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How can I show that for every $\epsilon>0$, there exists an $N\in\mathbb{N}$ such that $$\left|f_n(x)-f(x)\right|=\left|\left(\frac{x}{n}+1\right)^n-e^x\right|<\epsilon$$ whenever $n\geq N$ and $x\in\left[-A,A\right]$? By the way, $n\in\mathbb{N}$.

In a previous exercise, I was able to show that $f_n$ does indeed converge pointwise to $f$. However, I have been stuck for hours trying to prove uniform convergence. Would anyone lend me a hand? Thanks in advance.

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Have you thought using Arzela-Ascoli's theorem? It follows (in a not-so-hard way) from this theorem. –  Patrick Da Silva Mar 14 '12 at 1:02

2 Answers 2

up vote 4 down vote accepted

Write $$(\frac{x}{n}+1)^n=\exp\left( n \log(1 + \frac{x}{n})\right).$$ Assuming that $N>2A$ and hence $|x/n|<\frac12$, $\log (1+\frac{x}{n})$ can be expanded in a Taylor series with remainder, giving $$\log(1 + \frac{x}{n})=\frac{x}{n}-\frac{1}{(1+(y/n))^2} \frac{x^2}{2n^2},\qquad |y|\le |x|$$ $$=\frac{x}{n}-\theta \frac{x^2}{2n^2},\qquad \theta\in [0,4].$$ Substituting this into the first equation gives$$(\frac{x}{n}+1)^n = \exp\left(x-\theta \frac{x^2}{2n}\right)$$ so $$\left|(\frac{x}{n}+1)^n-e^x\right|=e^x (1-\exp -\theta \frac{x^2}{2n}).$$ The right-hand side of this is no bigger than $e^A (1-e^{-4A^2/2n})$, so uniform convergence follows.

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I thought of the solution that uses Beronulli's inequality to show that it is eventually monotone increasing, so that we can conclude the uniform convergence by Dini's theorem. But it seems redundant compared to your elegant answer... –  sos440 Mar 14 '12 at 1:13
    
Just one thing : you say "expanding log in a Taylor series", a thing that you can't do over an arbitary interval of the form $[-A/n,A/n]$. What you're actually doing is supposing $n$ large enough so that $x/n \in ]-1,1[$ for $x \in [-A,A]$ (in other words, $n > A$), and then using Taylor's theorem (that only requires the fact that $\log$ is a $C^2$ function over some open interval containing $1$ and contained in $]0,\infty[$). But nevertheless this is a great idea and I like your answer. +1 –  Patrick Da Silva Mar 14 '12 at 1:17
    
Do you guys know where I can find documentation regarding this particular Taylor expansion? I would like to know how you reached that equality. –  Josué Mar 14 '12 at 1:22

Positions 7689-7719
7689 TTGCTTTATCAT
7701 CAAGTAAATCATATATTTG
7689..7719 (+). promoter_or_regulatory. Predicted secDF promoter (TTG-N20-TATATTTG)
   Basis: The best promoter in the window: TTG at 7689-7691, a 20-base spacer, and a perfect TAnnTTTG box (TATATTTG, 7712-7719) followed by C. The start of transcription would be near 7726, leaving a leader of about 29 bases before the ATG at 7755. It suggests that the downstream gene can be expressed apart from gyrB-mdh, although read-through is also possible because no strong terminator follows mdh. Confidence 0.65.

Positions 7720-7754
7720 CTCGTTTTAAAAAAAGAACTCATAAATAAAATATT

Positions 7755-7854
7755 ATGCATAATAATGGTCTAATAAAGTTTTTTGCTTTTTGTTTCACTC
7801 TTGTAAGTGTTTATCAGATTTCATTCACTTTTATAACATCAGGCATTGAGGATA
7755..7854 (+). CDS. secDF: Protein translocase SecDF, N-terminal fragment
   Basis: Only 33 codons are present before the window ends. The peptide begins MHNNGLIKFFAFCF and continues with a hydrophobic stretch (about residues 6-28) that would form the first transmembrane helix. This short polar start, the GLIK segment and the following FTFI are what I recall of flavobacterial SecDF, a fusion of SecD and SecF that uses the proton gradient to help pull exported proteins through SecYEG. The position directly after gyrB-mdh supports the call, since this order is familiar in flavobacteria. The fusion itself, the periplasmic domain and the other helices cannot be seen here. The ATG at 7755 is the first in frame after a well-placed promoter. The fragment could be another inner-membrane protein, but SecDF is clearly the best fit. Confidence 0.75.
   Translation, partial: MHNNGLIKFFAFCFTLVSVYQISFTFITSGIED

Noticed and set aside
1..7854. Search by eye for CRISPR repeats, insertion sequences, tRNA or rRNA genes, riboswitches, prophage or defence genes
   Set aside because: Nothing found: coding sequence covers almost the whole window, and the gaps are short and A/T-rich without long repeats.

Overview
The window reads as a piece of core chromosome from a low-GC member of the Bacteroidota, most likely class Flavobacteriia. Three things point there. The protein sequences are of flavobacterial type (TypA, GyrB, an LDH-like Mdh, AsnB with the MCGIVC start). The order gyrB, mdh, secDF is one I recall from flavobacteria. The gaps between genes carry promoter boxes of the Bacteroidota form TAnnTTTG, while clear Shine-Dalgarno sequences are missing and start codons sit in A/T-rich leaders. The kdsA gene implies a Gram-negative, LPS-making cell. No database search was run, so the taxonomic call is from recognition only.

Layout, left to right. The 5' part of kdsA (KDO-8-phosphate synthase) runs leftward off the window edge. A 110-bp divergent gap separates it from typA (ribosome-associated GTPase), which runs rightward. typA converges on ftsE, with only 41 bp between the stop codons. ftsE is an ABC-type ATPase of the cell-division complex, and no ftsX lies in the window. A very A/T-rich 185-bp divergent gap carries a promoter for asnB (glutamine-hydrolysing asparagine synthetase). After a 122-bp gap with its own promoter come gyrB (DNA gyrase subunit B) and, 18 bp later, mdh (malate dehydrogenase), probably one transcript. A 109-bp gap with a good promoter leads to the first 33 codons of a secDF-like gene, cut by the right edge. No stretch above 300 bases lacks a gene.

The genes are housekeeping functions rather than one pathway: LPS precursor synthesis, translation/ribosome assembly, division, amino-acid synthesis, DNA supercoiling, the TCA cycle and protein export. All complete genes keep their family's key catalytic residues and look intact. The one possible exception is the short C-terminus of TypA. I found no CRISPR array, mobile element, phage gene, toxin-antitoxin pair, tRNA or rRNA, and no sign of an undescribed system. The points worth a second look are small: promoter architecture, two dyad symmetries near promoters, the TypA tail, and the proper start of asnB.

I edited the answer to clarify the issue raised by Patrick Da Silva. The Taylor series is using the so-called Lagrange remainder: $$f(x+h)=f(x)+f'(x)h+\frac12f''(x)h^2+\cdots+\frac{1}{n!} f^{(n)}(x) h^n + \frac{1}{(n+1)!} f^{(n+1)}(y) h^{n+1},$$ where $y$ is in the interval between $x$ and $x+h$. –  David Moews Mar 14 '12 at 1:29
    
To simplify it a bit, I suppose you can just use the inequality $x - x^2/2 \le \log(1+x) \le x$ –  Aryabhata Mar 14 '12 at 1:40

You (might) know that

$$e^x=1+x+\frac{x^2}{2!}+\cdots$$

and that

$$\left(1+\frac{x}{n} \right)^n=1+x+\frac{n(n-1)}{n^2}\frac{x^2}{2!}+\frac{n(n-1)(n-2)}{n^3}\frac{x^3}{3!}+\cdots$$

So you get

$$\left|\left(1+\frac{x}{n} \right)^n-e^x \right|\leqslant \left| \frac{n(n-1)}{n^2}-1 \right|\frac{x^2}{2!}+ \left| \frac{n(n-1)(n-2)}{n^3}-1 \right|\frac{x^3}{3!}+\cdots$$

All the expressions in $n$ will be rational and of the form $\dfrac{P(n)}{Q(n)}$, where the degree of $P$ will be one less than $Q$. For example, the first two are:

$$ \left| \frac{1}{n} \right|$$

$$ \left| \frac{3n^2-2n}{n^3} \right|$$

They will all behave like $\dfrac{C}{n}$ for some constant $C$ for large $n$. It shouln't be too hard for you to show that this difference can be made arbitrarely small for sufficiently large $n$.

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Thank you very much! But is it really possible to show that rigorously? The first thing that came to my mind was to rewrite the sum using sigma notation, apply the triangle inequality to the expressions in $n$ and somehow manage to show that they can be made arbitrarily smaller than any chosen $\epsilon$ for a sufficiently large $n$. –  Josué Mar 14 '12 at 3:28
    
@JosuéMolina Indeed, that would work. –  Pedro Tamaroff Mar 14 '12 at 15:19

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